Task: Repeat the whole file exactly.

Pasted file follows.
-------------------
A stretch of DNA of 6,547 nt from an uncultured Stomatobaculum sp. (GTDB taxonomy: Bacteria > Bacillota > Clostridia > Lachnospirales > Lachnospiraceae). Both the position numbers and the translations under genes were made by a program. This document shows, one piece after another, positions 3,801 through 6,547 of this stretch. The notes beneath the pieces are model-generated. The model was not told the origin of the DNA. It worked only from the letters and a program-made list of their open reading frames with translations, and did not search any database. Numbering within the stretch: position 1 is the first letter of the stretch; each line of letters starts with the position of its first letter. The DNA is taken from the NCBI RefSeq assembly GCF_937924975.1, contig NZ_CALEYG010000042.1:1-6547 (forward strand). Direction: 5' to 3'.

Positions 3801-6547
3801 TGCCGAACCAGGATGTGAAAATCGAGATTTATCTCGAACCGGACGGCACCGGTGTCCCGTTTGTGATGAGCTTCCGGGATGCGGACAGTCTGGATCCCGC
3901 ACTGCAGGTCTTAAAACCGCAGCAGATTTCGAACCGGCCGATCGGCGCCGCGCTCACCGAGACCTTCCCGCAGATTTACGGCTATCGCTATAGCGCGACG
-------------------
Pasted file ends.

A stretch of DNA of 6,547 nt from an uncultured Stomatobaculum sp. (GTDB taxonomy: Bacteria > Bacillota > Clostridia > Lachnospirales > Lachnospiraceae). Both the position numbers and the translations under genes were made by a program. This document shows, one piece after another, positions 3,801 through 6,547 of this stretch. The notes beneath the pieces are model-generated. The model was not told the origin of the DNA. It worked only from the letters and a program-made list of their open reading frames with translations, and did not search any database. Numbering within the stretch: position 1 is the first letter of the stretch; each line of letters starts with the position of its first letter. The DNA is taken from the NCBI RefSeq assembly GCF_937924975.1, contig NZ_CALEYG010000042.1:1-6547 (forward strand). Direction: 5' to 3'.

Positions 3801-6547
3801 TGCCGAACCAGGATGTGAAAATCGAGATTTATCTCGAACCGGACGGCACCGGTGTCCCGTTTGTGATGAGCTTCCGGGATGCGGACAGTCTGGATCCCGC
3901 ACTGCAGGTCTTAAAACCGCAGCAGATTTCGAACCGGCCGATCGGCGCCGCGCTCACCGAGACCTTCCCGCAGATTTACGGCTATCGCTATAGCGCGACG